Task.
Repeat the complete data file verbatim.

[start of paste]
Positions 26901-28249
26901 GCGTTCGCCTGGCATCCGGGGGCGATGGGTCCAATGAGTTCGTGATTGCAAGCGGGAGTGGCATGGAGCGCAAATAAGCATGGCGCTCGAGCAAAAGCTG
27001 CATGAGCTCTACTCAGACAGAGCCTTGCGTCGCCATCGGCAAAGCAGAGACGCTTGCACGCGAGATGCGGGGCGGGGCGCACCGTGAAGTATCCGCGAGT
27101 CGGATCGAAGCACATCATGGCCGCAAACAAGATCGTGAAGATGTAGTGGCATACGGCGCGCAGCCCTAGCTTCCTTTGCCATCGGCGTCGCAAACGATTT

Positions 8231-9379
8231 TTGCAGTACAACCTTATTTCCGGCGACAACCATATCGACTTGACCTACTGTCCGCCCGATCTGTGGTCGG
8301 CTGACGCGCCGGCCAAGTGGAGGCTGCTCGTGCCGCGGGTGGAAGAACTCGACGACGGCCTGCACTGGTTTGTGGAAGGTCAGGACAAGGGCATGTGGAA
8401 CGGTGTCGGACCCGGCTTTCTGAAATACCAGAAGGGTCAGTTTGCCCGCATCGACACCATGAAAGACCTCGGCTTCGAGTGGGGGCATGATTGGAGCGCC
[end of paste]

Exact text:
Positions 26901-28249
26901 GCGTTCGCCTGGCATCCGGGGGCGATGGGTCCAATGAGTTCGTGATTGCAAGCGGGAGTGGCATGGAGCGCAAATAAGCATGGCGCTCGAGCAAAAGCTG
27001 CATGAGCTCTACTCAGACAGAGCCTTGCGTCGCCATCGGCAAAGCAGAGACGCTTGCACGCGAGATGCGGGGCGGGGCGCACCGTGAAGTATCCGCGAGT
27101 CGGATCGAAGCACATCATGGCCGCAAACAAGATCGTGAAGATGTAGTGGCATACGGCGCGCAGCCCTAGCTTCCTTTGCCATCGGCGTCGCAAACGATTT

Positions 8231-9379
8231 TTGCAGTACAACCTTATTTCCGGCGACAACCATATCGACTTGACCTACTGTCCGCCCGATCTGTGGTCGG
8301 CTGACGCGCCGGCCAAGTGGAGGCTGCTCGTGCCGCGGGTGGAAGAACTCGACGACGGCCTGCACTGGTTTGTGGAAGGTCAGGACAAGGGCATGTGGAA
8401 CGGTGTCGGACCCGGCTTTCTGAAATACCAGAAGGGTCAGTTTGCCCGCATCGACACCATGAAAGACCTCGGCTTCGAGTGGGGGCATGATTGGAGCGCC